Take Clifton Fadiman’s book The New Lifetime Reading Plan. Or Charles van Doren’s The Joy of Reading: A Passionate Guide to 189 of the World’s Best Authors and Their Works, which concludes, too, with a “Ten-Year Reading Plan”. Or the Great Books of the Western World series, which comprises 517 books, arranged in entirely chronological order. Perfectly honourable though these systems are, reading simply to complete a “plan” or a “series” strikes me as effectively as utilitarian as reading just “to improve your vocabulary”, “relieve stress”, or “improve your concentration”.

What’s missing is the fundamental question: what — if not for some functional end — is the actual point of reading?

Obviously — and this is already where any kind of single, overarching narrative inevitably fails — the answer will necessarily differ from book to book, and certainly from fiction to non-fiction. One often reads the latter for practical reasons — and that’s fine. But where fiction is concerned, we need to reaffirm clearly why reading is valuable in and of itself. We read for pleasure, for joy, for wisdom, for insights that can’t be gained elsewhere. It’s a uniquely rewarding experience, summed up neatly in Nabokov’s description of reading Dickens:

All we have to do when reading Bleak House is to relax and let our spines take over. Although we read with our minds, the seat of artistic delight is between the shoulder-blades. That little shiver behind is quite certainly the highest form of emotion that humanity has attained when evolving pure art and pure science. Let us worship the spine and its tingle. Let us be proud of being vertebrates, for we are vertebrates tipped at the head with a divine flame. The brain only continues the spine, the wick really runs through the whole length of the candle. If we are not capable of enjoying that shiver, if we cannot enjoy literature, then let us give up the whole thing and concentrate on our comics, our videos, our books-of-the-week.

Let me add: if we cannot enjoy that shiver, then we should certainly give up on trawling through reading lists simply out of a sense of obligation.

Still, surely we still need to structure our reading somehow? One of the main — perfectly legitimate — criticisms of Generation Internet is that its grasp of culture is becoming increasingly fragmented. In the absence of any proper education, we resort to picking up scraps here and there from Wikipedia binges, social media, and long, winding journeys down hyperlink wormholes — gradually piecing together a lopsided, unique-to-each-of-us image of what’s out there. You see it on Twitter, in conversations between bright, young, ambitious writers, sharing with each other their latest magpie-like finds: snippets from books, snaps from exhibitions, links to music. The results are often quite comical: “Hey — check out this amazing guy, Kandinsky!”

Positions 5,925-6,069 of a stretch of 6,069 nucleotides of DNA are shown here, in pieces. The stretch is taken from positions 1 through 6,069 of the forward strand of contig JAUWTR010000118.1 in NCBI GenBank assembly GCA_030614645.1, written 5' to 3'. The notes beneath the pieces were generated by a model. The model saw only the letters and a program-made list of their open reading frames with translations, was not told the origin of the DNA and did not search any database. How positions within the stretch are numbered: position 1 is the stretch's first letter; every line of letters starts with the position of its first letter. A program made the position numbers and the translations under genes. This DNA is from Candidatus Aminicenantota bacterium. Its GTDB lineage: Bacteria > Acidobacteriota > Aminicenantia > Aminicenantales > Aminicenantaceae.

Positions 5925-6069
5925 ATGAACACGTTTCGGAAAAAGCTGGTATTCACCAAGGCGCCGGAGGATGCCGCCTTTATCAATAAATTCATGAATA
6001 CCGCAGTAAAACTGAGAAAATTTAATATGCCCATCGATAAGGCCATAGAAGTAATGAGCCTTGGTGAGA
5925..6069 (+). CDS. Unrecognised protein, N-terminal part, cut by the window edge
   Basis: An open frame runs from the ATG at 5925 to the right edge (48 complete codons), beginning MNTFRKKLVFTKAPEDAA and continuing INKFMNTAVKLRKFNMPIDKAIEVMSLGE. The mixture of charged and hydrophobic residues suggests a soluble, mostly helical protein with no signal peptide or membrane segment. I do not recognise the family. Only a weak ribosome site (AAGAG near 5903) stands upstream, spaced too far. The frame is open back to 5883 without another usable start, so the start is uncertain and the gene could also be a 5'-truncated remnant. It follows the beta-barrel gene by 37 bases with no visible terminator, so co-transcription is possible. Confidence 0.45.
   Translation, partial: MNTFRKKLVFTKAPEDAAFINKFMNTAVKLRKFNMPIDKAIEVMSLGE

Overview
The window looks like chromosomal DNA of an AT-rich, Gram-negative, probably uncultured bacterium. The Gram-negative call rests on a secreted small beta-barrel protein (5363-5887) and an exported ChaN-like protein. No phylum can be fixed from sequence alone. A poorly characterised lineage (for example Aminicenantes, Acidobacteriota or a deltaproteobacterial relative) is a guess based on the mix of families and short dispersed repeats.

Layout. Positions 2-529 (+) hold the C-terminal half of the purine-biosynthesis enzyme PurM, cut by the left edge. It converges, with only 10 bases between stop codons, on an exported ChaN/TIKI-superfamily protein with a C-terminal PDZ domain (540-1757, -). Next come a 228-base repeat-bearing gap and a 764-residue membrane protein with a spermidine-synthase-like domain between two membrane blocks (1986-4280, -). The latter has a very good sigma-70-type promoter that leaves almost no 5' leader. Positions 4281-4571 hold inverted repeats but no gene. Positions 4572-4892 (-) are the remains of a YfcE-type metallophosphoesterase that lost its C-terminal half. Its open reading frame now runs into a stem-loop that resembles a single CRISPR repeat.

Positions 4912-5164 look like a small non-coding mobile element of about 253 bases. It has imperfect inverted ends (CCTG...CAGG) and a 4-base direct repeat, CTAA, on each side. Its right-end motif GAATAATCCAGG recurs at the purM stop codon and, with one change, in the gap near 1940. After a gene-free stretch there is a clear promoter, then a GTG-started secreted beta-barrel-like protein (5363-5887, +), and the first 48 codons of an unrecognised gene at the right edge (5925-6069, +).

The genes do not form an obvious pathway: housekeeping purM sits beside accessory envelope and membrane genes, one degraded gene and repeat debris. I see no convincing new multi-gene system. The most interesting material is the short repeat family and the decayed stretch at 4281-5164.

Clearly, repeated over several generations, such a haphazard and formless education would prove disastrous. But I’m not sure the solution is to trammel the genuine joy and enthusiasm on display with endless lists.

Instead, what we need is better historical knowledge — a skeletal awareness of our artistic past that each of us can pad out with flesh as we pursue whatever currently thrills us. Every child should be equipped, that is, with a proper, thorough understanding of our cultural history — to know, in general terms, how the novel developed, and why; how the symphony developed, and why; how representational art gave way to abstraction, and why. We need to understand, broadly, what we know and, crucially, what we don’t — so that, when the time is right, we know exactly what to read or listen to or look at next, and why. If what’s tickling your fancy right now is Flannery O’Connor and Walker Percy, then stick with it. The important thing is to be aware of other outlines you’ll probably want to colour in at a later stage.

Maybe that’s easier said than done. But it strikes me as a better approach than simply treating great literature as a checklist. As for Lex, let’s just hope that, sometime around mid-February, he finds a book he truly adores — one that sets him spinning off in a completely unexpected direction for the rest of the year.